2. There is no such thing as too much (good) communication. With the exception of the Reply All button, meetings that could have been an email, or poorly constructed directives that create more questions than answers, people value communication. They especially value regular and informative communication when the uncertainty that accompanies change is rolling through the organization. Whether the change was a flip of a switch, or a transition that occurred over time, leaders can help their teams and themselves by envisioning it as a process with a beginning, middle, and end and asking themselves at each phase what employees will need or want to know. Using a policy update as an example, it would be easy to say, “We made the change, we told you about the change, it’s done.” Applying change management principles to the update, however, reveals a few more opportunities to engage and learn. Reminders about what the change involves, meaningful explanations for why it was necessary or desirable to change, and check-ins to ensure that there were no unforeseen consequences of the change, are all points in the process where leaders can share information, get feedback, and learn lessons that will help make future transitions smoother and more effective. Identifying the phases of whatever change is occurring, and planning specific communications within each of those phases, helps leaders ensure that their team has the information they need to be successful.
  3. Know how your employees feel about change – and recognize them for playing a role in helping to make it happen. Every person in an organization has a different tolerance for change, and a different style for navigating through it. Leaders should try to anticipate who their early adopters are likely to be – those individuals who embrace change and can set positive examples for the rest of the team. Once identified, how can they be engaged to help plan or communicate the change? Leaders should also know where resistance is likely, from whom and why. Once points of resistance are identified, how can they be engaged to help plan or communicate the change? While the natural tendency is to involve the people who are most apt to agree with us, the change management process dictates a broader consideration and listening. The best feedback for a potential change may come from the person who doesn’t want it to happen. We have all heard (or worked for, or been) the hard-nosed leader who says things like, “It’s not personal, it’s business.” Or “If you don’t like where we’re going, you’re free to go somewhere else.” Or “You need to get over it and move on.” Or any other phrase that directly or indirectly suggests that employees should anticipate and roll with the changes and just keep working, or leave. But the fact is that change can be hard for everyone, even the people who say they want it! It disrupts the routine, it can cause people to feel insecure in their positions, and it moves people out of their comfort zones. No matter the size of the change, it is never “no big deal.” Whatever model you might adopt for your change process, the importance of thanking and congratulating teams and individuals (including the resisters!) for their efforts through the process cannot be overstated.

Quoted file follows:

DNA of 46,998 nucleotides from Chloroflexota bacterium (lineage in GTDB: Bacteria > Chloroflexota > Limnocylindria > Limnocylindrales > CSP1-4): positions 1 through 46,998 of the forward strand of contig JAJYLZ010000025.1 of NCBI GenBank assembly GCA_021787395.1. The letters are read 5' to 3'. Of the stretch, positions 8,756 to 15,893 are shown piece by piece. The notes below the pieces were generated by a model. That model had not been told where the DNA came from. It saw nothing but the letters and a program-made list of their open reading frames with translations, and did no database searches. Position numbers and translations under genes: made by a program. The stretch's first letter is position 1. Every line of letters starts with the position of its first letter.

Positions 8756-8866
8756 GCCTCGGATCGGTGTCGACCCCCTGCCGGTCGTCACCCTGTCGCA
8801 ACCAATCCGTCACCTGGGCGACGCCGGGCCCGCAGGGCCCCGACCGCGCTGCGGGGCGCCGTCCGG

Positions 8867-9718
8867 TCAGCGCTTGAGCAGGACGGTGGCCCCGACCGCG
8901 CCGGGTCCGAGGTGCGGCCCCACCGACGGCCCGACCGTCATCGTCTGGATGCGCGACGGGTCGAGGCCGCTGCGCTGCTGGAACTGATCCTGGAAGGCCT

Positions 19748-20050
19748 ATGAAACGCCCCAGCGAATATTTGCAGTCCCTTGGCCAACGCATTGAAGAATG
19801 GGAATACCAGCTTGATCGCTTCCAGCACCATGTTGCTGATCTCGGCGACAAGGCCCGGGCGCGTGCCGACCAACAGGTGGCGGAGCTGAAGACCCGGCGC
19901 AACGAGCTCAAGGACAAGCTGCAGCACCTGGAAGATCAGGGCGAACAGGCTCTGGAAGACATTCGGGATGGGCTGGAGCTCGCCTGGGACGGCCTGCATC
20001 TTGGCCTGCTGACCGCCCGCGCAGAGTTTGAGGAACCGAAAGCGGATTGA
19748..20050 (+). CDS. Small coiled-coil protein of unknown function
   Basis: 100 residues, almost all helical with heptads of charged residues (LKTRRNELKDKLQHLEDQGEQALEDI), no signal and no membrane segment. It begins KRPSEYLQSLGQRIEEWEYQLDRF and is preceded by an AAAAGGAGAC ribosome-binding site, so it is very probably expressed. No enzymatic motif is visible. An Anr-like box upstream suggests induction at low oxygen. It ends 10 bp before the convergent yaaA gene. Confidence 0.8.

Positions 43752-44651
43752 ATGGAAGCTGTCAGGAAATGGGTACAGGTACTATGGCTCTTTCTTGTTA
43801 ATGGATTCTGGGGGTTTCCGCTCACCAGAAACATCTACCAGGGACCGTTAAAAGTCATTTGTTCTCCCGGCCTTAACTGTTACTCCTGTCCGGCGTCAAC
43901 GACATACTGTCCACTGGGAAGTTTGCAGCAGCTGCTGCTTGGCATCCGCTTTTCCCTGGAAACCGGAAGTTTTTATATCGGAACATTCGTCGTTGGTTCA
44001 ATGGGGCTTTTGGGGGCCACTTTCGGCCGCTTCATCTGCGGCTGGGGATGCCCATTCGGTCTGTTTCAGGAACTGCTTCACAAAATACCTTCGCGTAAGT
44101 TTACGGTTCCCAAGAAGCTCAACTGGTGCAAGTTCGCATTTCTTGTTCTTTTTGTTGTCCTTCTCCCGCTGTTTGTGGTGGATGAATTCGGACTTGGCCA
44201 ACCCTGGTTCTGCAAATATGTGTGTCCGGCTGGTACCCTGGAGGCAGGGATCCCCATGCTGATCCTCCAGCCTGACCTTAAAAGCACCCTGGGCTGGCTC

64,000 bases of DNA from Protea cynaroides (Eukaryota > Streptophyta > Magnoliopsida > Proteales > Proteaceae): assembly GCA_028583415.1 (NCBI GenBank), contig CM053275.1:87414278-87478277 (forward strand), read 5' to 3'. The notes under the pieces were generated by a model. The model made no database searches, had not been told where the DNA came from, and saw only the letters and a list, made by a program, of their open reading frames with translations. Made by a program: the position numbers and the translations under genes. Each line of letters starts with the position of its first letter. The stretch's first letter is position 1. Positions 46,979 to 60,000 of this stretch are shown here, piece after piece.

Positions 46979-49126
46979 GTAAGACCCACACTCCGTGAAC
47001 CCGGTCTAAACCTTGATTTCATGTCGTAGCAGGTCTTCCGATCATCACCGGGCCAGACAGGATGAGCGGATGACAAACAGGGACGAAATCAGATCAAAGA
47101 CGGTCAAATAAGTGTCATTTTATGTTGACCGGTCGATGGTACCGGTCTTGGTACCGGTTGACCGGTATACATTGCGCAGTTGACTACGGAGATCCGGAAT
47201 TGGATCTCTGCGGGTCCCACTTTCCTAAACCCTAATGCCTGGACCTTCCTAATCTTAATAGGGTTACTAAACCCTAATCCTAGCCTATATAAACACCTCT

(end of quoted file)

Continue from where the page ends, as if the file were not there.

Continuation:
When your organization can routinely embrace changes of all types and sizes, and use them as catalysts for process improvement, relationship-building, and personal development, then you (and your employees) are doing something right. The good news is that you don’t have to wait for a major transformation to occur to use and learn from the process of change management. The easiest place to start would be to simply review your Action Items for the next week or two. What decisions are you making that would benefit from a different approach to planning, communicating, and recognizing? And, when you’re done, don’t forget to recognize yourself for successfully navigating this change!

Funeral service providers, just like any other profession, must continuously adapt to market and regulatory changes to remain viable. Some changes currently being initiated by organizations that can benefit from a “managed” approach include the following:

  • Implementing Tuition Reimbursement and other programs as employee incentives
  • Using technology to allow more tasks, such as completing government documents and obituaries, to be completed from home
  • Exploring flexible schedules, focused on task completion rather than traditional shifts
  • Embracing the power of social media and helping employees become brand ambassadors rather than simply restricting use
  • Eliminating “single points of failure” and ensuring that at least one reliable back-up is trained for every position